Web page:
There are technical, sensible, and monetary reasons that it is unlikely that Google would utilize bounce rate as a ranking element.

This can be summed up by taking a look at 3 primary realities:

  1. What bounce rate procedures.
  2. Not all sites use Google Analytics.
  3. Bounce rate is quickly manipulated.

What Does Bounce Rate Procedure?

A great deal of the confusion around bounce rate can be cleaned up once people comprehend what bounce rate really determines.

Bounce rate is a Google Analytics metric that determines the percentage of single-page sessions (no secondary hits) to your website divided by the overall sessions.

Image developed by author, June 2022 Online marketers frequently misinterpret this metric to suggest that the website did not offer what the user was looking for. But, all a bounce suggests is that a quantifiable occasion(secondary hit)did not take place. Technically speaking, Google can’t understand how long a user spends

on a page unless a 2nd hit occurs. If a user spends 2.5 minutes checking out the webpage(as the Backlinko

study discovered associates with page rank)and then exits, it will count as a bounce due to the fact that they did not send any subsequent hits to GA. So, bear in mind that bounce rate does not always indicate a bad user experience. Users may click a result, read it, and leave due to the fact that their inquiry was pleased.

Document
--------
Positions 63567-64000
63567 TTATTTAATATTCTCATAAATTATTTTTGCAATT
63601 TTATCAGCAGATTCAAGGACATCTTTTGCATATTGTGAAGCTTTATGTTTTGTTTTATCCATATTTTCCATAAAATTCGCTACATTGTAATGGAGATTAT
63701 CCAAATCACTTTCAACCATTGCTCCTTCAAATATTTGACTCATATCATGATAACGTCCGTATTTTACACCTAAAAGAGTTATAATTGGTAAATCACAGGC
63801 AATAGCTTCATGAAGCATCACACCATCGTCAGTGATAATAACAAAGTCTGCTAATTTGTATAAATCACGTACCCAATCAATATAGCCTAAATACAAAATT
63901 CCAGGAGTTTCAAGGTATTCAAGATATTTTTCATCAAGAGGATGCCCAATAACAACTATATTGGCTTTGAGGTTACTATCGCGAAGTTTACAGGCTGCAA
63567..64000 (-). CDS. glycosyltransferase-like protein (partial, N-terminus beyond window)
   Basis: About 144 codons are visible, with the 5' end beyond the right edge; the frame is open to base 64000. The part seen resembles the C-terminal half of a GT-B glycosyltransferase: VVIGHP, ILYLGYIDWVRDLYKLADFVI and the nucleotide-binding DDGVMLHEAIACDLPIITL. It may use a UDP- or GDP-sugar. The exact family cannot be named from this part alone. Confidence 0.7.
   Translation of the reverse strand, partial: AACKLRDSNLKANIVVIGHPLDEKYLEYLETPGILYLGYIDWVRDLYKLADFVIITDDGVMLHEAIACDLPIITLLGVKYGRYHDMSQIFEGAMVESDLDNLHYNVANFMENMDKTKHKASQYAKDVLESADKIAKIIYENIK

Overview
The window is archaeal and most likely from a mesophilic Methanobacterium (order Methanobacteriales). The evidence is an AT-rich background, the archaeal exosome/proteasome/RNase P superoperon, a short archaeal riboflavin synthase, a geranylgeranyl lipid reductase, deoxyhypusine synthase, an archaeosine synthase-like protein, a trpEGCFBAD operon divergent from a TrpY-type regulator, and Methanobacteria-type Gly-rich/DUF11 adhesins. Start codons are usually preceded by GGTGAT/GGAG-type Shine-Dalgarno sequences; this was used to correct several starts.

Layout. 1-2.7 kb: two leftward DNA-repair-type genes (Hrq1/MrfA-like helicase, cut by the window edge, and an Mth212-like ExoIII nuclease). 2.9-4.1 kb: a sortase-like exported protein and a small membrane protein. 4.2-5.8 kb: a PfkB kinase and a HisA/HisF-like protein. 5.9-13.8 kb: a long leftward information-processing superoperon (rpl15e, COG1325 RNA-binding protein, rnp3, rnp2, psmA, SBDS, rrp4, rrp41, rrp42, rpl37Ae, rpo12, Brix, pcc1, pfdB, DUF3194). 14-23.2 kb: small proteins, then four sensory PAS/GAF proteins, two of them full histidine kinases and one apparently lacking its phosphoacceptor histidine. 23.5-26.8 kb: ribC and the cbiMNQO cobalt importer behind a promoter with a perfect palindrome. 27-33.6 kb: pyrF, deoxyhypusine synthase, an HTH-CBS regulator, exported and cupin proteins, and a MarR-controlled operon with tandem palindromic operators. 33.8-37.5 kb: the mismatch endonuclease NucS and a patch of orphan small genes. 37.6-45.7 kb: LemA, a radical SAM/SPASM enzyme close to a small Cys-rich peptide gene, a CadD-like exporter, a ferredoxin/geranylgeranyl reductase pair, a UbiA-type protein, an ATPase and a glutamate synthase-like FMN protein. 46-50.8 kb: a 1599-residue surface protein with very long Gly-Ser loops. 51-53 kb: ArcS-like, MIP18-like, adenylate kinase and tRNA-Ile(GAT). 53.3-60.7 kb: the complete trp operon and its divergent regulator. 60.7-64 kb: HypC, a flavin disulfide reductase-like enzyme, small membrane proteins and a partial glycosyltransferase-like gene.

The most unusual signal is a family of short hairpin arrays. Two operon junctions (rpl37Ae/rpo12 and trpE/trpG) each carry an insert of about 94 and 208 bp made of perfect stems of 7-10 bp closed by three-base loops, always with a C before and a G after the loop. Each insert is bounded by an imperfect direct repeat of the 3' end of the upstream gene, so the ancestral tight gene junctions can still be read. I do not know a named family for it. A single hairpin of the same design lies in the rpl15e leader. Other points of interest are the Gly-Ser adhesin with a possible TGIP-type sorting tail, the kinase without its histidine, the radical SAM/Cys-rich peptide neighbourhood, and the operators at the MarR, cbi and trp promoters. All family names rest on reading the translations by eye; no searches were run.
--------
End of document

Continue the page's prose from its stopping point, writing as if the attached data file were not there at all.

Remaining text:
That’s a successful search, and it doesn’t make sense for Google to penalize you for it. This is why Backlinko’s research study, taking a look at the time on the page, does not support the claim that bounce rate is a ranking factor. [Discover:] More Google Ranking Element Insights. Not All Sites Utilize Google Analytics While Google Analytics is a widely-used analytics tool, not all websites utilize it.

If Google utilized bounce rate as a ranking element, it would have to treat websites with the GA code differently than those without the GA code.

If sites without the GA code were not graded by bounce rate, they would in theory have greater flexibility to release whatever content they desired.

And if this held true, it would be illogical for any online marketer to utilize the GA code. You see, Google Analytics is a “freemium” service. While most companies use their service totally free, big companies pay a regular monthly cost for more advanced functions.

The paid variation is called GA 360, and pricing starts at$ 150,000 every year. There are 24,235 companies currently utilizing GA 360. That relates to$3,635,250,000 per

year (on the low end.) Utilizing bounce rate as a ranking element is not in Google’s

financial interest. Bounce Rate Can Be Quickly Manipulated Some